development budgets of new MMOs. To stay ahead of the technological curve, a large portion of the budget invariably goes toward the graphics department. Studios produce impressive graphics engines and mountains of art assets in an effort to make their game one of the most visually impressive out there. Amidst all the fuss over graphics and gameplay, audio is often overlooked and underfunded. It's been shown that good music and sound effects can have a significant impact on the perceived quality of a game. This is something that some development studios recognise and support but many continue to neglect this vital part of the gaming experience.
In this article, I examine the importance of good audio in an MMO and explain the underlying psychology involved.
The psychological effect of music on people's mood has been documented for centuries. Music's tempo can be used to set the pace and feel of an event, putting a player on edge or setting them at ease. In his acclaimed book "Predictably Irrational", Dan Ariely describes research in human behaviour which is surprisingly relevant to game design. One such notion is the idea that our expectations will forcibly colour our perceptions. Encountering epic music during play will make a game feel much more epic than it really is. This is the same effect used in the film industry to evoke emotions from the viewers and draw them into the movie. Like most psychological effectors, using music to set the scene can lose effectiveness if overused. The most effective way for developers to manipulate the effect is to use their most persuasive musical compositions sparingly.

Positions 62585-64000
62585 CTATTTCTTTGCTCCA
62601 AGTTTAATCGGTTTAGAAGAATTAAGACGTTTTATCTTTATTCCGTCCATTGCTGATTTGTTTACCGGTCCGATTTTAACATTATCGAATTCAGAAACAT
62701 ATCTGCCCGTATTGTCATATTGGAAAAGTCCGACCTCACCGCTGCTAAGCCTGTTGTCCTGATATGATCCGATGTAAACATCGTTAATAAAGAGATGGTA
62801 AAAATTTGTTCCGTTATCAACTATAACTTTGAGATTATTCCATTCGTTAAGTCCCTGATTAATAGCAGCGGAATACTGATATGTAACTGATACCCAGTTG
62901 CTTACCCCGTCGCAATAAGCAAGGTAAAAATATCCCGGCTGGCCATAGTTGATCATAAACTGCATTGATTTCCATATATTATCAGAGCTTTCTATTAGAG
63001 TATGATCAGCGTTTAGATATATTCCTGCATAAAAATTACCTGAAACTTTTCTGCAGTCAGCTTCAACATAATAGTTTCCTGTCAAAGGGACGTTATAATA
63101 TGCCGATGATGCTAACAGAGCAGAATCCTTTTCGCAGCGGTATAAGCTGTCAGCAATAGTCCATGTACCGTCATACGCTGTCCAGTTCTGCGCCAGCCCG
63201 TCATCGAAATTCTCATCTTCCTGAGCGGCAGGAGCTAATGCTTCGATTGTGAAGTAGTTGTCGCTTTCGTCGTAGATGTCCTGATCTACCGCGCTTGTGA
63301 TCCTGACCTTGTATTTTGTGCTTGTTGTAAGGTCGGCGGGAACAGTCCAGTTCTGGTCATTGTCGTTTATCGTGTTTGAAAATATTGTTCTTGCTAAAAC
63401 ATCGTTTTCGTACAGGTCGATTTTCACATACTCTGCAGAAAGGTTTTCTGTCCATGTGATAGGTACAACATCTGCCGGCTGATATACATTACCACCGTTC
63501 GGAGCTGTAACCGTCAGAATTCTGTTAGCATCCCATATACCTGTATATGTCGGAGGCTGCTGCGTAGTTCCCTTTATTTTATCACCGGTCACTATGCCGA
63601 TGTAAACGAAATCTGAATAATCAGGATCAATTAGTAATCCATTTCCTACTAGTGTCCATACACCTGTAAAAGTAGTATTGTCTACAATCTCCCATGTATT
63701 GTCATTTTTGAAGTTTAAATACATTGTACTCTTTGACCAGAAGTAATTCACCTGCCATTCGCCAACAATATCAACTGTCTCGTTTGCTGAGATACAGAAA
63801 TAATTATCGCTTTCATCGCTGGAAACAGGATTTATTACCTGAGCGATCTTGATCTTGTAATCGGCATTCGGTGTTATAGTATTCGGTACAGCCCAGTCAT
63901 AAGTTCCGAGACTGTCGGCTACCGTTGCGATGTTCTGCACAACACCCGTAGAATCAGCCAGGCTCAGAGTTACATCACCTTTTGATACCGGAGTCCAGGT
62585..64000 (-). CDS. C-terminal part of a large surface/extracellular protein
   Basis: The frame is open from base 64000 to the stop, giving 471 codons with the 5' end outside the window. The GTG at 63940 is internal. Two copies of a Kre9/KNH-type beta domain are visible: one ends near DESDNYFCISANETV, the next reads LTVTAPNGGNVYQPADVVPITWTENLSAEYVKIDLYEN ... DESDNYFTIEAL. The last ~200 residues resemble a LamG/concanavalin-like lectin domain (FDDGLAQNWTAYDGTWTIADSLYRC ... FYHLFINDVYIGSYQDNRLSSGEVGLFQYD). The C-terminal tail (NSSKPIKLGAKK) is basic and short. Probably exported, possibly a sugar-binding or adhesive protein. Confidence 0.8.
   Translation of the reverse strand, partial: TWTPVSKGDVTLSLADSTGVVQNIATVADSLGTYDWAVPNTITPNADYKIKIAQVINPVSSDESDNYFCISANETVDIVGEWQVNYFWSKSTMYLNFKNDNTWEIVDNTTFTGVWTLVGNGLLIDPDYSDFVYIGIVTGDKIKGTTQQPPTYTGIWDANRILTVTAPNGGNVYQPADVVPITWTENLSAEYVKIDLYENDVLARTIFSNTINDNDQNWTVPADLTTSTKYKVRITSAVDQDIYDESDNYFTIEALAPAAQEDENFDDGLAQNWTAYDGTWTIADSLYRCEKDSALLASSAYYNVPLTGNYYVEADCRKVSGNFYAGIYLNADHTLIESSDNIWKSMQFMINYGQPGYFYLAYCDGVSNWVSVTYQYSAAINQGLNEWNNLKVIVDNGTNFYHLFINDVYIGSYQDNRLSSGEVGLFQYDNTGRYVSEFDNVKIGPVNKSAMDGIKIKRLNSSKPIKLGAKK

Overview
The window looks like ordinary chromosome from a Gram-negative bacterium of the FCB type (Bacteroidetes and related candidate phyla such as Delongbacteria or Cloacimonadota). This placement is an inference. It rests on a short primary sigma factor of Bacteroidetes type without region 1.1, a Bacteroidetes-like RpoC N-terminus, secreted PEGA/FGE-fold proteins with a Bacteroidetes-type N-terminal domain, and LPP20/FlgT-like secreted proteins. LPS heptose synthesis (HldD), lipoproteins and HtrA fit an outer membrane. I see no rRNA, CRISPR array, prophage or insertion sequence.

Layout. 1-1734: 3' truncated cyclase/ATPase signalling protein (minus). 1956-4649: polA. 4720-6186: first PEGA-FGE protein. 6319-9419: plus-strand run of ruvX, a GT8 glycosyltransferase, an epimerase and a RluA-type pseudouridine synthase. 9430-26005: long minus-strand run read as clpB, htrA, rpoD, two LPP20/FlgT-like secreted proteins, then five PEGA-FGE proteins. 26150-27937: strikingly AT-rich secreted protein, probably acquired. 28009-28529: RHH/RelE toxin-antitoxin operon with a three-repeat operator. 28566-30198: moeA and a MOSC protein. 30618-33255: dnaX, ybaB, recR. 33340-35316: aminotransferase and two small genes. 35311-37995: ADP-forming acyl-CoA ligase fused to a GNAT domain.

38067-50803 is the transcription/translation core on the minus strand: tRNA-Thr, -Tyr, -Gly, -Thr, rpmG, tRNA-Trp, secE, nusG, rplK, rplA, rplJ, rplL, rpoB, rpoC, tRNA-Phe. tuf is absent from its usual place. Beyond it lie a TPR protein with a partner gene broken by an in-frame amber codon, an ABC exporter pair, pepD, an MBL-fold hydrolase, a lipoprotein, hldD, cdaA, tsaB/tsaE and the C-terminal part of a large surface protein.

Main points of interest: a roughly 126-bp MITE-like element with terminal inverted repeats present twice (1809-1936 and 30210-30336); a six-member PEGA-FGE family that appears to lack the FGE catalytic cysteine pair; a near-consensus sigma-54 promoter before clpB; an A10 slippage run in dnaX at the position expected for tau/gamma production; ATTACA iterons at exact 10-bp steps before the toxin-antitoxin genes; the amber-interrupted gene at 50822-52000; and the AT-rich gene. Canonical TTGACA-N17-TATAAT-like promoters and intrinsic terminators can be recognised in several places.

Everquest 2 did a particularly good job of this by using separate background and combat musical compositions. When combat begins, a piece of combat music is selected based on the strength of the enemy you're fighting. These musical pieces become more tense, epic and uplifting as they progress. Longer battles such as boss fights or solo close calls with higher level enemies last long enough to reach the more awe-inspiring segments of the composition. Consequently, these battles feel inherently more epic and tense than shorter ones where the player will naturally be in less danger. Each segment of the music also has a corresponding short end sequence which plays when the music terminates, producing flawlessly complete ad-hoc compositions. It's an elegant system which helps achieve something that a lot of MMOs strive for – turning grind into an adventure.
Finding appropriate music:
Further evidence that appropriate music can improve our perceptions of a game's quality can be found in a quite obvious but often overlooked place. Player-made videos of in-game action are almost always set to music of some kind. While not all players are skilled at choosing adequate music, their music choices can definitely be seen to alter our perceptions of what we're watching. Videos with appropriate soundtracks feel inherently higher quality and set out an appropriate feel that augments our viewing experience. This is particularly true in the case of sci-fi MMO EVE Online, where the choice of music in some player-made videos has transformed simple space battles and nice camera work into epic sci-fi stories.
Read on to part 2 where I contrast the music in EVE Online and Black Prophecy and examine the psychological significance of sound effects.
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